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Four in five consumers worried about the cost of energy this winter

Many people plan to ration their energy usage to help afford their bills.

Research published today by Switcher.ie shows the majority of Irish consumers are worried about the cost of energy this winter, and many plan to ration their energy usage at home as a result.

With the dark nights well and truly here, and temperatures dropping by the day, rationing energy usage could mean people will be sacrificing their comfort - and their health - this winter.

Energy price rises adding to bill worries

Seven of the ten energy suppliers in the Irish market have announced price rises, adding up to €57 to the average electricity bill and up to €25 to the average gas bill.

When the research was carried out - just prior to these increases - four in ten consumers said that they would struggle to afford their energy bills if the cost of energy was to rise this winter, while two in ten said they would not be able to afford their energy bills at all.

How to save on your energy bills

The research is a serious wake-up call about the cost of energy in Ireland, but the good news is that there are ways to save on your energy bills without going cold.

In fact, the average household can save up to €342 by switching from typical standard tariffs to the cheapest deals on the market. Switching only takes a few minutes, and all suppliers use the same pipes and cables to supply energy to your home, so you don’r need to worry about a loss in service.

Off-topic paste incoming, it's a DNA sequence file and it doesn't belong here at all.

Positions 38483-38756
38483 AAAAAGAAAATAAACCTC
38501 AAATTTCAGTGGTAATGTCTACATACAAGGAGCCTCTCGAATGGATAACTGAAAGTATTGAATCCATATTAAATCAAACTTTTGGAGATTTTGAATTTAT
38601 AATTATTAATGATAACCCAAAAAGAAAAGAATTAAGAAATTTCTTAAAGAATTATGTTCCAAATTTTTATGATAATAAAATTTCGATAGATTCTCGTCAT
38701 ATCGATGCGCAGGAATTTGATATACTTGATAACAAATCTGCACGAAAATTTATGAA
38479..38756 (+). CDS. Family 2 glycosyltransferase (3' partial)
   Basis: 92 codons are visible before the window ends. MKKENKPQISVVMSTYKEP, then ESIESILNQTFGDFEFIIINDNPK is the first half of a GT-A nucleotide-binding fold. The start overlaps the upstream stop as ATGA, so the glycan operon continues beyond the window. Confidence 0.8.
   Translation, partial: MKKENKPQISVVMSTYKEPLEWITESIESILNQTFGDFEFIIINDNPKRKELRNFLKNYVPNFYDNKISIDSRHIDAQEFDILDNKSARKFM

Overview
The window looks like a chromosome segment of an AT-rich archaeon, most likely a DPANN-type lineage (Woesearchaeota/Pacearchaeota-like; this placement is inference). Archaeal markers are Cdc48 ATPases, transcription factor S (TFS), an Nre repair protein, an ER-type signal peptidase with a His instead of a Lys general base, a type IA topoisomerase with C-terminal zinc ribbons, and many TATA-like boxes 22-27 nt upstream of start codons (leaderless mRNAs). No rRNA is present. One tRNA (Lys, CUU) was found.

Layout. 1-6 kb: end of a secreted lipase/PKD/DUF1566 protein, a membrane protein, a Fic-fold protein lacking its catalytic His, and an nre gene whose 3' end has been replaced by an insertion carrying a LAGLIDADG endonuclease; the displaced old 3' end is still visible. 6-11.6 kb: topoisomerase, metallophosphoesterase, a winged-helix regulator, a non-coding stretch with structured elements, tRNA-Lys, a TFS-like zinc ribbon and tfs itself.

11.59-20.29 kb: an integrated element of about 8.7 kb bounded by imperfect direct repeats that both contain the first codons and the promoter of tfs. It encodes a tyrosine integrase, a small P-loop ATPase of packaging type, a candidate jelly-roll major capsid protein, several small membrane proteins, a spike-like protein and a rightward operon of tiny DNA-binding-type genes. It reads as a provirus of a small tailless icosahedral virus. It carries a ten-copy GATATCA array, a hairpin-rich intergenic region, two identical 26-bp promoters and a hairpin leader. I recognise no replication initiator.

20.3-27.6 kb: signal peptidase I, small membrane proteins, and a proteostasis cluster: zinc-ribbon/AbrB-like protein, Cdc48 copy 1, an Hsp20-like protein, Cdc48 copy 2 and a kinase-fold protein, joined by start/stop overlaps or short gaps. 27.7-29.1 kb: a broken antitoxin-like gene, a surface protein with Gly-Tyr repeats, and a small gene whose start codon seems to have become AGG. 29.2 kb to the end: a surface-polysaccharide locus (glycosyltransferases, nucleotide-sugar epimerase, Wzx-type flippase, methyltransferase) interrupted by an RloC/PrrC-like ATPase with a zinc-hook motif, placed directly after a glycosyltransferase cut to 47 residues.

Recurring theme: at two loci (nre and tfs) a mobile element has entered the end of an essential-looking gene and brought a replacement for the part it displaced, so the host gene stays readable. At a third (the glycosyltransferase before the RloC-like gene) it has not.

Switch now

You can also save by taking some energy saving measures measures around the home.

Eoin Clarke, Switcher.ie’s Managing Director, says: “There are lots of good ways to conserve heat in the home, which should help you to reduce your energy consumption. These include sealing off draughts, closing the curtains to keep heat in, and closing doors between rooms to prevent heat escaping.”

Are there any government initiatives to help with energy bills?

If you don’t think switching and taking energy-saving measures around the home is enough to make your energy bills manageable, it’s worth investigating schemes that can help.

  • The Fuel Allowance is a means tested payment - if you’re dependent on long-term social welfare payments and are unable to provide for your own heating needs, you may be eligible. The allowance is normally paid for 26 weeks of the year, with a weekly payment of €22.50. The payments started at the beginning of October, and back payments are not available, so if you think you might be eligible, check out the information from the Department of Social Protection office and apply as soon as possible.
  • If you’re not eligible for the Fuel Allowance, you may still be able to get either an Electricity or Gas Allowance under the Household Benefits Package. You can qualify for this if you’re over 70 - but people under 70 also qualify in certain circumstances. If you’re eligible, you’ll get either an Electricity or a Gas Allowance of €35 per month, which in most cases will either be paid to your bank or post office account or to your supplier, who’ll then deduct it from your bills.

There are also government schemes available to help eligible consumers get energy-efficiency improvements - like attic insulation, lagging jackets and cavity wall insulation - made to their home free of charge. The SEAI has more information on these home grants.